Democratic leaders are calling for briefings for the full House and Senate.

Speaker Nancy PelosiNancy PelosiThe Hill's Morning Report - Presented by Facebook - Justices rule Manhattan prosecutor, but not Congress, can have Trump tax records Supreme Court rulings reignite Trump oversight wars in Congress Pelosi on Baltimore's Columbus statue: 'If the community doesn't want the statue, the statue shouldn't be there' MORE (D-Calif.) sent a letter Monday to Director of National Intelligence (DNI) John RatcliffeJohn Lee RatcliffeIn Russian bounty debate, once again this administration lacks intelligence Russian bounties revive Trump-GOP foreign policy divide Former Trump intelligence officials say they had trouble briefing him on Russia: report MORE and CIA Director Gina HaspelGina Cheri HaspelRussian bounties revive Trump-GOP foreign policy divide Overnight Defense: House panel votes to ban Confederate flag on all Pentagon property | DOD report says Russia working to speed US withdrawal from Afghanistan | 'Gang of Eight' to get briefing on bounties Thursday Top intelligence officials to brief Gang of Eight on Thursday MORE requesting a full-House briefing, saying that “Congress and the country need answers now.”

Senate Minority Leader Charles SchumerChuck SchumerDemocrats blast Trump for commuting Roger Stone: 'The most corrupt president in history' A renewed emphasis on research and development funding is needed from the government Data shows seven Senate Democrats have majority non-white staffs MORE (D-N.Y.) released his own statement, making the same request for the two intelligence leaders to immediately brief senators.

Thornberry and House Armed Services Committee Chairman Adam SmithDavid (Adam) Adam SmithThe robbing of a wildlife refuge in Nevada House panel votes against curtailing Insurrection Act powers after heated debate Overnight Defense: House panel votes to ban Confederate flag on all Pentagon property | DOD report says Russia working to speed US withdrawal from Afghanistan | 'Gang of Eight' to get briefing on bounties Thursday MORE (D-Wash.) have also demanded a briefing from the Pentagon for their full committee this week, but Thornberry and a Democratic committee spokesperson said they have not received a response from the Defense Department.

“If the reports are true, that the administration knew about this Russian operation and did nothing, they have broken the trust of those who serve and the commitment to their families to ensure their loved one’s safety,” Smith said in a statement Monday. “It is imperative that the House Armed Services Committee receive detailed answers from the Department of Defense.”

The Pentagon “has received the invitation” from Smith and Thornberry and “is working to address the request,” department spokesman Jessica Maxwell said. The department declined to comment on the reports about the intelligence.

NDAA AMENDMENTS TARGET HOT BUTTON ISSUES: The Senate’s version of the annual defense policy bill cleared another procedural hurdle Monday, with senators voting 89-4 on a motion to proceed.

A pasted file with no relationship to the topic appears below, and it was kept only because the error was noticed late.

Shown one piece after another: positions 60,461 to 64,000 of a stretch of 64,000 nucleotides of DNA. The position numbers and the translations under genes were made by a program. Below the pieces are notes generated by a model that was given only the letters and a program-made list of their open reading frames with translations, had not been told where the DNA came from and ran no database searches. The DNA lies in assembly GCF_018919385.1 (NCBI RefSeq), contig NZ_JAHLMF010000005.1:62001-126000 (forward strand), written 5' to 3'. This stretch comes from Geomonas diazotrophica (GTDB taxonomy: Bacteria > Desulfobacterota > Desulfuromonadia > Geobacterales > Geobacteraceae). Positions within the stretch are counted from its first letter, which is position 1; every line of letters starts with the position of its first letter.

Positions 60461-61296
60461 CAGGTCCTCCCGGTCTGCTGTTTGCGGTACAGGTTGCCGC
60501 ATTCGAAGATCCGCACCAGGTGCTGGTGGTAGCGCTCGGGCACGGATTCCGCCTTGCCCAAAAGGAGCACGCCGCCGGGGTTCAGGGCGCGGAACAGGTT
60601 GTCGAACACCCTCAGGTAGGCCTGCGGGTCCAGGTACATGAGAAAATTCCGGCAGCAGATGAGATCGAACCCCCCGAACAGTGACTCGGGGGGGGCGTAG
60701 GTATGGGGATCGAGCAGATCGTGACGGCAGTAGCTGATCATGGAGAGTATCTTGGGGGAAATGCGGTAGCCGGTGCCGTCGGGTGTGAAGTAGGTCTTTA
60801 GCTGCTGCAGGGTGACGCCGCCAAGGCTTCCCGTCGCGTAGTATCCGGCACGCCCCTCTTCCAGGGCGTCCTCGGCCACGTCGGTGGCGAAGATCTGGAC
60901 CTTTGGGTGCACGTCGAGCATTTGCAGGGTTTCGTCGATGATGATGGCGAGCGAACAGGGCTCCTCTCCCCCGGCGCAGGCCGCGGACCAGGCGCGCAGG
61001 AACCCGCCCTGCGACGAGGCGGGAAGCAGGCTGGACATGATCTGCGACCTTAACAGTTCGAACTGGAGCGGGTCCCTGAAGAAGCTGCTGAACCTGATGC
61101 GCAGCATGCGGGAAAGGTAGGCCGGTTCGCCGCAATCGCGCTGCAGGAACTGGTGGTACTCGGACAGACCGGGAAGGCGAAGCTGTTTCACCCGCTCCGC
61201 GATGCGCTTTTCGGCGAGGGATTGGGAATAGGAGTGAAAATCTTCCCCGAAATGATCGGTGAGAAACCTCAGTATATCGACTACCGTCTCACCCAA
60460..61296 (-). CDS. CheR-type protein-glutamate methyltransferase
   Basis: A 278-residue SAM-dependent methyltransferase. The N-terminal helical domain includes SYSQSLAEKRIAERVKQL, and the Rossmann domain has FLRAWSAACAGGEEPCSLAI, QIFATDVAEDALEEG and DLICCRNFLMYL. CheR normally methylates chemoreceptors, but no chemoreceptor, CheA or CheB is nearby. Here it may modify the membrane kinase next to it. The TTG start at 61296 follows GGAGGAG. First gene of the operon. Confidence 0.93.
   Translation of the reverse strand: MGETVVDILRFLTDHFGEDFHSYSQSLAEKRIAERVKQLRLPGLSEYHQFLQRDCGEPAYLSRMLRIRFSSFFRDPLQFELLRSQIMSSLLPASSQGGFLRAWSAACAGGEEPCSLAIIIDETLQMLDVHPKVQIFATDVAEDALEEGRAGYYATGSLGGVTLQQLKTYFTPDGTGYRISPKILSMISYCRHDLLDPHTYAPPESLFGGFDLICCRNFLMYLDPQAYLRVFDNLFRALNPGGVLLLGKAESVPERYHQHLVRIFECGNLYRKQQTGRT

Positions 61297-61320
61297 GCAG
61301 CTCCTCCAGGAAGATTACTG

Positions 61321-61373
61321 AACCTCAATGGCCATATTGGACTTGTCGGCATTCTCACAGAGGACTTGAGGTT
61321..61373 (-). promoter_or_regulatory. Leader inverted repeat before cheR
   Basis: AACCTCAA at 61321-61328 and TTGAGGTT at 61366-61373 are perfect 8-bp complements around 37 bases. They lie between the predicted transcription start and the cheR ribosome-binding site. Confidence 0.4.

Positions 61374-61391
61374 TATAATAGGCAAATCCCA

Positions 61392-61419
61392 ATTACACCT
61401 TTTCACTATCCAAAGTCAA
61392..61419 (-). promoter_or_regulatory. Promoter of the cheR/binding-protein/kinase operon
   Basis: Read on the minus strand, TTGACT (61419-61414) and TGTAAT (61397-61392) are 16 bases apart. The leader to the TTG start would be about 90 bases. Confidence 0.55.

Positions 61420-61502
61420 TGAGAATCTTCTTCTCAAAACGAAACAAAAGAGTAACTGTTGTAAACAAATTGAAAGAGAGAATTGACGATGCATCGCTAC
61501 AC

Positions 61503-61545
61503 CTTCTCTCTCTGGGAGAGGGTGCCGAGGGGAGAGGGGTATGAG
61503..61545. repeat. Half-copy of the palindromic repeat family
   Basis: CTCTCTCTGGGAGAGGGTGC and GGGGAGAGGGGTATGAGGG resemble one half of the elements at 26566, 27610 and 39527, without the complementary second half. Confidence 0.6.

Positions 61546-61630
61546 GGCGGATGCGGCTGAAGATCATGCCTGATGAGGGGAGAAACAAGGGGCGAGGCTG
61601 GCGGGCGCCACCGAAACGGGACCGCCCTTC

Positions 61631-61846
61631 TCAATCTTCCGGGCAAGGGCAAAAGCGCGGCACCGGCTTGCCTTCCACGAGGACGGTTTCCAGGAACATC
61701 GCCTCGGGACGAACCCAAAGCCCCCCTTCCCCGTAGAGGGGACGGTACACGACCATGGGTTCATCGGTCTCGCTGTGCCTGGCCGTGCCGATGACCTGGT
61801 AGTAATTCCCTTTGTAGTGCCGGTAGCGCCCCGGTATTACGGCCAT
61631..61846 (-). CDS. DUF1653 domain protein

National Defense Authorization Act (NDAA) amendments are also still rolling in. As mentioned in this space before, hundreds of amendments are filed to the NDAA every year but only a handful normally end up getting a roll-call vote on the floor.  

One amendment from a bipartisan group of senators tries to place limits on Trump's ability to remove troops from Germany unless the administration is able to meet a slew of requirements. 

The proposal, spearheaded by Sen. Mitt RomneyWillard (Mitt) Mitt RomneyDemocrats hope for tidal moment in Georgia with two Senate seats in play Sixth GOP senator unlikely to attend Republican convention Koch-backed group urges Senate to oppose 'bailouts' of states in new ads MORE (R-Utah), would prohibit the administration from reducing the number of active-duty troops in Germany below 34,500 unless the Pentagon can certify to Congress that it is in the national security interest of the United States and would not negatively undermine European alliances or NATO. 

It would also require the Defense secretary to certify that the move would not impact the U.S. military's ability to "execute contingency plans," wouldn't negatively impact ongoing operations, won't impact military families and that the Pentagon has consulted with allies including NATO and Germany.  

Sens. Lindsey GrahamLindsey Olin GrahamLincoln Project offers list of GOP senators who 'protect' Trump in new ad The Hill's Morning Report - Presented by Facebook - Trump backs another T stimulus, urges governors to reopen schools Democrats awash with cash in battle for Senate MORE (R-S.C.), Marco RubioMarco Antonio RubioGOP chairman vows to protect whistleblowers following Vindman retirement over 'bullying' Lincoln Project offers list of GOP senators who 'protect' Trump in new ad GOP Miami mayor does not commit to voting for Trump MORE (R-Fla.), Christopher CoonsChristopher (Chris) Andrew CoonsThe Hill's Coronavirus Report: The Hill's Reid Wilson says political winners are governors who listened to scientists and public health experts; 12 states record new highs for seven-day case averages Hillicon Valley: Facebook takes down 'boogaloo' network after pressure | Election security measure pulled from Senate bill | FCC officially designating Huawei, ZTE as threats Democrats, voting rights groups pressure Senate to approve mail-in voting resources MORE (D-Del.), Tim KaineTimothy (Tim) Michael KaineFinger-pointing, gridlock spark frustration in Senate Russian bounties revive Trump-GOP foreign policy divide Overnight Defense: Lawmakers demand answers on reported Russian bounties for US troops deaths in Afghanistan | Defense bill amendments target Germany withdrawal, Pentagon program giving weapons to police MORE (D-Va.) and Jeanne ShaheenCynthia (Jeanne) Jeanne ShaheenRussian bounties revive Trump-GOP foreign policy divide Congress eyes tighter restrictions on next round of small business help Watchdog accuses Commerce of holding up 'Sharpiegate' probe report MORE (D-N.H.) are co-sponsoring the proposal.